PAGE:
October 6, 2017
Omega-3 fatty acids have positive effects on many aspects of pregnancy. An increased intake of EPA and DHA during pregnancy has been shown to prevent pre-term labour and delivery, lower the risk of preeclampsia and may increase the birth weight. EPA has also been postulated in research to bring positive effects to the mood of the mother and subsequent development of the child and the lack of it may increase the mother’s risk for postnatal depression.
Omega-3 for the growing child
DHA is taken up in exponential rates into the brain and retina of the developing fetus. Research has shown that an increased intake of EPA and DHA to the diet of pregnant women has a positive effect on visual and cognitive development of the baby. Studies have also shown that higher consumption of omega-3s may reduce the risk of asthma and allergies in infants.
The need to increase intake
During pregnancy, the fetus draws rapidly from the mum’s omega-3 stores for its nervous system development. Pregnant women who do not increase their intake in omega-3 become easily depleted of them. After birthing, the mother’s omega-3 stores are then used to make breast milk, depleting the mum’s reserves further. Without appropriate nourishment, the mum’s omega-3 stores become increasingly depleted with each subsequent pregnancy. The result in the lack in omega-3, especially EPA, due to increased demand may explain why postpartum mood disorders may become worse and begin earlier with subsequent pregnancies.
Is fish the best source for Omega-3 fatty acids?
All fish contain DHA as well as EPA. Generally, most fish contain DHA and EPA in ratios of approximately 2:1 or somewhat higher.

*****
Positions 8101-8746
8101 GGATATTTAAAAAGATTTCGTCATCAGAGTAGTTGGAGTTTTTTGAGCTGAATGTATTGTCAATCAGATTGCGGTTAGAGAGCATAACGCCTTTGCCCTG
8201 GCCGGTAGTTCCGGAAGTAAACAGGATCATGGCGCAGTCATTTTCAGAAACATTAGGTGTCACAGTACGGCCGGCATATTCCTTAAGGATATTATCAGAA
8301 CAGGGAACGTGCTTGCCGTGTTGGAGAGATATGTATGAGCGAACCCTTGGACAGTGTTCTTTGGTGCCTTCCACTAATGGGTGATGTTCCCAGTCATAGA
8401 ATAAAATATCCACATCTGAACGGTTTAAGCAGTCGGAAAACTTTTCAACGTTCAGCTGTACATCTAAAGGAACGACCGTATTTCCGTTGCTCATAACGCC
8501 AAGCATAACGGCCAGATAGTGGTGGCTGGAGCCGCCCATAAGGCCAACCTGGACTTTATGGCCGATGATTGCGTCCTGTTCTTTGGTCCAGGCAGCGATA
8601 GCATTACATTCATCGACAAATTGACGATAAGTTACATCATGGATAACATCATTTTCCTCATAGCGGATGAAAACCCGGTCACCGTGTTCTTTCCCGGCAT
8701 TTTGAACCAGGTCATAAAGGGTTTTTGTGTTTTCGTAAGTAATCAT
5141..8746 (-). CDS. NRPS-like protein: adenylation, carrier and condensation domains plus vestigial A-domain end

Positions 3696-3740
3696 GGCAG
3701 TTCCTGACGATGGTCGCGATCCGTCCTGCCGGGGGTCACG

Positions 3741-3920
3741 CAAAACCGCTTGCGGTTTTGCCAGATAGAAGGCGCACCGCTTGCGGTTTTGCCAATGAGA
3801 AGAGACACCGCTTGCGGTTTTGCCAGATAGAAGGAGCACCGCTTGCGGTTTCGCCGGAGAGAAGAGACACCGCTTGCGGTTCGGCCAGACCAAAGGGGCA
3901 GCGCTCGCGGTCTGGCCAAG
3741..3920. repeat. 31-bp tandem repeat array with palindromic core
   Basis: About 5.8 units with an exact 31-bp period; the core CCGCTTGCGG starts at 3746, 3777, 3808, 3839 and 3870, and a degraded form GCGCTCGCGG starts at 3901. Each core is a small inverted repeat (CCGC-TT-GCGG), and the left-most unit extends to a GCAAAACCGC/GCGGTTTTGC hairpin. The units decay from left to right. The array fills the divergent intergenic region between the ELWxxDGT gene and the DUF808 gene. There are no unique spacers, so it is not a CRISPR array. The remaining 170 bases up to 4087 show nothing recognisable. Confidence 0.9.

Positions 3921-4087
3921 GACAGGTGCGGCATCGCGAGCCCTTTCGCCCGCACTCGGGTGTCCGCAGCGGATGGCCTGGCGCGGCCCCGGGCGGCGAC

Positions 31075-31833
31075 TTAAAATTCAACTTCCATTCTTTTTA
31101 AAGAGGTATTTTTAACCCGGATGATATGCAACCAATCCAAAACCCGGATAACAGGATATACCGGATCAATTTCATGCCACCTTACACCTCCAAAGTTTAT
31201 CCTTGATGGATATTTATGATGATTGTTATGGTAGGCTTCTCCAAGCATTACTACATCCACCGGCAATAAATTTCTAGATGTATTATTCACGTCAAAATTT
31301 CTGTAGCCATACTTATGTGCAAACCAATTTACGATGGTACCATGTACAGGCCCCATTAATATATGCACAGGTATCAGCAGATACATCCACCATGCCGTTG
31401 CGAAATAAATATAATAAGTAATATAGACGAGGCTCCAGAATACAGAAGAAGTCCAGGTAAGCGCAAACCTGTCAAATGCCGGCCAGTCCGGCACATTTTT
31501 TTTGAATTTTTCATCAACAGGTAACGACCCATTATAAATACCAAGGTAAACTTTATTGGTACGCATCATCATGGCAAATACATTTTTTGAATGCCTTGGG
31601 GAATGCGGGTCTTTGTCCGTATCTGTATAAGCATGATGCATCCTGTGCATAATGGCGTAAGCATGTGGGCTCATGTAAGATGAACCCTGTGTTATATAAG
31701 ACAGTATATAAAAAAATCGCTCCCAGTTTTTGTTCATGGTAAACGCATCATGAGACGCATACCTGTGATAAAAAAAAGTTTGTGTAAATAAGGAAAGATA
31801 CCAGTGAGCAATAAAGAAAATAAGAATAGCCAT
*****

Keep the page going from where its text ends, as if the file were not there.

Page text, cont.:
However, our oceans now are not as clean as 30 years ago. Industrialization have left our oceans and atmosphere polluted and ocean life contaminated with industrial chemicals and toxic wastes. Significant levels of mercury, polychlorinated biphenyls (PCBs) and dioxin have been found concentrated in oily ocean fishes, especially the bigger fishes who have longer life spans in these waters. These pollutants are toxic to the human nerve tissues, especially to the growing fetus whose nerves are maturing. In the UK and US, authorities have advocated to restrict pregnant women to two fish meals a week (about 340gm a week) and advised to stay away from eating large oily fish, such as shark, swordfish, marlin and king mackerel.
Quality fish oil is safe to take during pregnancy
The good news is that these toxins which contaminates fish can now be virtually eliminated during the manufacturing and processing of fish oil. This can be achieved with the use of high-quality raw materials, advanced refining processes and a responsible manufacturer who takes necessary steps to produce a higher quality and safer fish oil.
Some brands of fish oil are of higher quality than others. A responsible fish oil manufacturer should be able to provide documentation of third-party lab results that show the purity levels of their fish oil, down to the particles per trillion level.
But not cod-liver oil!
Pregnant women are advised not to consume fish liver oil, such as cod liver oil. Fish liver is the main organ where mercury is detoxified and therefore has the highest concentration of the pollutant. Besides, excessive vitamin A usage in pregnancy is associated with fetal malformation. Since vitamin A is largely stored in the liver, the liver has the highest level of vitamin A in the body, making fish liver oil a less than desirable source of supplementation.
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